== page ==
32. 32. Component Object Model <ul><li>Component Object Model , or COM , is a Microsoft platform for software componentry . It is used to enable cross-application communication and dynamic object creation in any programming language that supports the technology. COM is often used in the software development world as an umbrella term that encompasses the OLE , ActiveX, COM+ and DCOM technologies. COM has been around since 1993, however Microsoft only really started emphasizing the name around 1997. </li></ul><ul><li>Although it has been implemented on several platforms, it is primarily used with Microsoft Windows . COM is expected to be replaced to at least some extent by the Microsoft .NET framework. </li></ul>
  33. 33. Component Object Model , <ul><li>Component Object Model , or COM , is a Microsoft platform for software componentry . It is used to enable cross-application communication and dynamic object creation in any programming language that supports the technology. COM is often used in the software development world as an umbrella term that encompasses the OLE , ActiveX, COM+ and DCOM technologies. </li></ul>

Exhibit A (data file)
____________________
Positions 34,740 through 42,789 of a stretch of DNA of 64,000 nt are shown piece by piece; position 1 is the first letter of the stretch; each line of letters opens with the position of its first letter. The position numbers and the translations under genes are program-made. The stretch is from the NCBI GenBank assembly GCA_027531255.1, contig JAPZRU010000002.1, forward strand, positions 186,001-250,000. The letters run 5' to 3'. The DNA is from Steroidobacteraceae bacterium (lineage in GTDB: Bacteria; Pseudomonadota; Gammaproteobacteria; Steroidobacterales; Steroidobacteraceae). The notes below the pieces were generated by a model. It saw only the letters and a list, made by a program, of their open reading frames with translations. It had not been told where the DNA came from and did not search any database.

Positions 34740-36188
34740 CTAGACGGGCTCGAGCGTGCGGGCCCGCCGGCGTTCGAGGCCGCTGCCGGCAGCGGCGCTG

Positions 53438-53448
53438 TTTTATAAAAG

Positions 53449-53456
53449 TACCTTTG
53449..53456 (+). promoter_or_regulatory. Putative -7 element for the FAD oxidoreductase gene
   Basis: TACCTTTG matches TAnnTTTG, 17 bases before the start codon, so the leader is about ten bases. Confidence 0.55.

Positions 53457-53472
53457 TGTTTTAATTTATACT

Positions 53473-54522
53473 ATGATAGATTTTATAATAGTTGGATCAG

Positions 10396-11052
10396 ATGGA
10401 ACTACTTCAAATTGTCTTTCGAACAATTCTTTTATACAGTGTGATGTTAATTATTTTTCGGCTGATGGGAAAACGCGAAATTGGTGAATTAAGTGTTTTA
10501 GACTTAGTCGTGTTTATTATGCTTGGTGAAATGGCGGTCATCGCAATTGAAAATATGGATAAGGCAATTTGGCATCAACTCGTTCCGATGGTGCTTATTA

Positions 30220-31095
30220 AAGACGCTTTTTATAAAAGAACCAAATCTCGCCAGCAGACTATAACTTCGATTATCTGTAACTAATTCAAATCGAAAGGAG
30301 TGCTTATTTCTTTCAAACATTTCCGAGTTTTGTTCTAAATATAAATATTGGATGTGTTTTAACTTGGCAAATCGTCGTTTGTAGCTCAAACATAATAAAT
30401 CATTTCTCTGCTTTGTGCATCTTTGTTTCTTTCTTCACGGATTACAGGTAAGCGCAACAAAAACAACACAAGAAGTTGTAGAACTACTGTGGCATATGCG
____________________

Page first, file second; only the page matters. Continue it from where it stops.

34. 34. Component Object Model , <ul><li>The object model for all Windows software </li></ul><ul><li>Proven, de facto industry-standard </li></ul><ul><li>Becoming available on non-Windows platforms </li></ul><ul><ul><li>Unix via Bristol and Mainsoft products </li></ul></ul><ul><ul><li>Software AG has 18 ports in progress for Unix and Mainframe platforms </li></ul></ul>